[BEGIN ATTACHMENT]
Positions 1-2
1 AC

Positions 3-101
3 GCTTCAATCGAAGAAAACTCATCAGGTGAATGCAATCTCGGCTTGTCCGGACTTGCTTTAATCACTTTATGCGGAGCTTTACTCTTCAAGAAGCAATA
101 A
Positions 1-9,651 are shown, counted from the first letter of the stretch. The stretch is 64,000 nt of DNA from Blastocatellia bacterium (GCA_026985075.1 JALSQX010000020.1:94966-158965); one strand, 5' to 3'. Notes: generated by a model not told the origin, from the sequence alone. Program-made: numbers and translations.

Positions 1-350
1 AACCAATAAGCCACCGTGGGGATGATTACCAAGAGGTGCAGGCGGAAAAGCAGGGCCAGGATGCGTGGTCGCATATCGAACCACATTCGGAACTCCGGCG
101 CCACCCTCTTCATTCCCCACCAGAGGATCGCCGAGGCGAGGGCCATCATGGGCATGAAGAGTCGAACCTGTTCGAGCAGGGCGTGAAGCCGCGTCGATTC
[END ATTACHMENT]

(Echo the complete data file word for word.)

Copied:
Positions 1-2
1 AC

Positions 3-101
3 GCTTCAATCGAAGAAAACTCATCAGGTGAATGCAATCTCGGCTTGTCCGGACTTGCTTTAATCACTTTATGCGGAGCTTTACTCTTCAAGAAGCAATA
101 A
Positions 1-9,651 are shown, counted from the first letter of the stretch. The stretch is 64,000 nt of DNA from Blastocatellia bacterium (GCA_026985075.1 JALSQX010000020.1:94966-158965); one strand, 5' to 3'. Notes: generated by a model not told the origin, from the sequence alone. Program-made: numbers and translations.

Positions 1-350
1 AACCAATAAGCCACCGTGGGGATGATTACCAAGAGGTGCAGGCGGAAAAGCAGGGCCAGGATGCGTGGTCGCATATCGAACCACATTCGGAACTCCGGCG
101 CCACCCTCTTCATTCCCCACCAGAGGATCGCCGAGGCGAGGGCCATCATGGGCATGAAGAGTCGAACCTGTTCGAGCAGGGCGTGAAGCCGCGTCGATTC